This process and impact evaluation is both formative and summative in its objectives. As such, it is being used to shape the delivery of the work streams and localities as they are delivered, while providing summative findings on the outputs and impacts that the local care approach is having. The approach is wholly collaborative and research methods and tools are being agreed with local stakeholders at key points. It also means that we are providing early indication of findings and recommendations where appropriate so that the evaluation can inform practice.
Several methods have been 3 used as part of this evaluation:
- A theory-driven approach, based on the logic models and evaluation frameworks that have been developed
- Co-production workshops with senior leads across the Council and CCG
- Capacity and capability to provide formative feedback to localities both within formal reports (see section 5) and also using other means, at points appropriate to the locality plans and progress.
- Review of existing documentation and data as well as wider literature to maximise value for money from the evaluation, avoid duplication and ensure that local engagement with the health and social care workforce and service users adds value;
- A multiple-methods approach combining quantitative and qualitative analysis, with a focus on qualitative data to explain how the changes are being implemented, what effects they are having on service users, the local workforce and the system as a whole.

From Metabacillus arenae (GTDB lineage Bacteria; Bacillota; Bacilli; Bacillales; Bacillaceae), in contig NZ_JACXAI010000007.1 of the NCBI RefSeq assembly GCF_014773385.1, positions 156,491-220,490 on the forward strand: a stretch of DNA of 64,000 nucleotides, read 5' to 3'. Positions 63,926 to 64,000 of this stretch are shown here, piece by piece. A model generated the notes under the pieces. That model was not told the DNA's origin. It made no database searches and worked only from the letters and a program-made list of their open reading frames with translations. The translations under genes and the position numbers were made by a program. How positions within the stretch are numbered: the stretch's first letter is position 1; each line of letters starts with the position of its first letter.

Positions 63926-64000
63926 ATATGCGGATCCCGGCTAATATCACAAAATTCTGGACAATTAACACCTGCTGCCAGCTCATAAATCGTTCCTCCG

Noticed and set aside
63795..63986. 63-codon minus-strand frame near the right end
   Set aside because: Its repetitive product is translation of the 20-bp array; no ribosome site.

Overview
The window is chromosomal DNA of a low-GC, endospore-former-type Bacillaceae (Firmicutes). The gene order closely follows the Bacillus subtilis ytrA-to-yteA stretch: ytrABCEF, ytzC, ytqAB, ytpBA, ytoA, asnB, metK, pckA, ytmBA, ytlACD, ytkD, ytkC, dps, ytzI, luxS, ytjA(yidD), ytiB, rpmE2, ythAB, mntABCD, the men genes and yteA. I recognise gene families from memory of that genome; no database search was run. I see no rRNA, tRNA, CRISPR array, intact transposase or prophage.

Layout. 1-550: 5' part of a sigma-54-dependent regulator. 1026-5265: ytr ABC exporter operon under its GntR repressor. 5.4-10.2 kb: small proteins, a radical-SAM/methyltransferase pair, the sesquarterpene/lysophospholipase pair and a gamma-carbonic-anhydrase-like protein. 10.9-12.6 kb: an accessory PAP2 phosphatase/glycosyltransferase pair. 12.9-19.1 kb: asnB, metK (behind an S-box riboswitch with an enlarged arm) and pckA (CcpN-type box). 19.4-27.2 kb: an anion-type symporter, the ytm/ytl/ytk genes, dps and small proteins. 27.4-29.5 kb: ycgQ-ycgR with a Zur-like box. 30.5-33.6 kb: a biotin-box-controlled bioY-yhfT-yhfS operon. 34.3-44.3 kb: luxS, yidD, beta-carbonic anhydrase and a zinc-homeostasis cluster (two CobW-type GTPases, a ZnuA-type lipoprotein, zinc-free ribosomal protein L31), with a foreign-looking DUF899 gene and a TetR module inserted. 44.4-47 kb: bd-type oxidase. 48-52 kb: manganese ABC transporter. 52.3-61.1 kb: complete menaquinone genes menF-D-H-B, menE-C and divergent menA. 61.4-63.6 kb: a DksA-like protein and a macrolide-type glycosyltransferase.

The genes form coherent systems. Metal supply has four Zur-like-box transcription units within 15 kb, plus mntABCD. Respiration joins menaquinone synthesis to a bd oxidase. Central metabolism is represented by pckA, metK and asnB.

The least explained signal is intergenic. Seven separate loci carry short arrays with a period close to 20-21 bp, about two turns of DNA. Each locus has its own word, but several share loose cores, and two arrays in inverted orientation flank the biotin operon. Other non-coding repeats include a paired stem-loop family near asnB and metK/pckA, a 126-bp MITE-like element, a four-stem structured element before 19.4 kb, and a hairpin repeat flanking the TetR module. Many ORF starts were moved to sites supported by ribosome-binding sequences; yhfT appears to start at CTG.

- The use of new surveys of workforce, practitioners and front-line staff
- The use of interviews and focus groups with service users, carers, the health and social care workforce and wider stakeholders;
- The development of case studies to map the journey of service-users across the system
In particular, in Wigan we are developing case studies to assess the effectiveness of the place-based model of care in addressing complex care needs. We are also investigating the role that preventative strategies and schemes are playing in Wigan’s healthy life expectancy rates, which have continued to improve in the locality in marked contract to the overall picture for England and Wigan’s statistical neighbours. To this end, we are relying on in depth- interviews with senior leads and practitioners as well as focus groups with service-users and front-line staff.
In Bolton, we are using a similar approach to explore the strengths and weaknesses of the Neighbourhood Model as well as the merits various initiatives that have been developed to address the rising demand in mental health crisis in the locality. We are also assessing the role of housing as a winder determent of health with a focus on Bolton at Home, a housing association which provides health and care support to its residents.
The partners hope that by 2021 there will be:
- 1,300 fewer people dying from cancer, 600 fewer dying from cardiovascular disease and 580 fewer dying from respiratory disease;
- 270 more babies born weighing over 2,500g, making a significant difference to their long-term health;
- More children reaching a good level of social and emotional development;
- 2,750 fewer people suffering serious falls, remaining independent at home for longer.
You can read the summary of key findings here.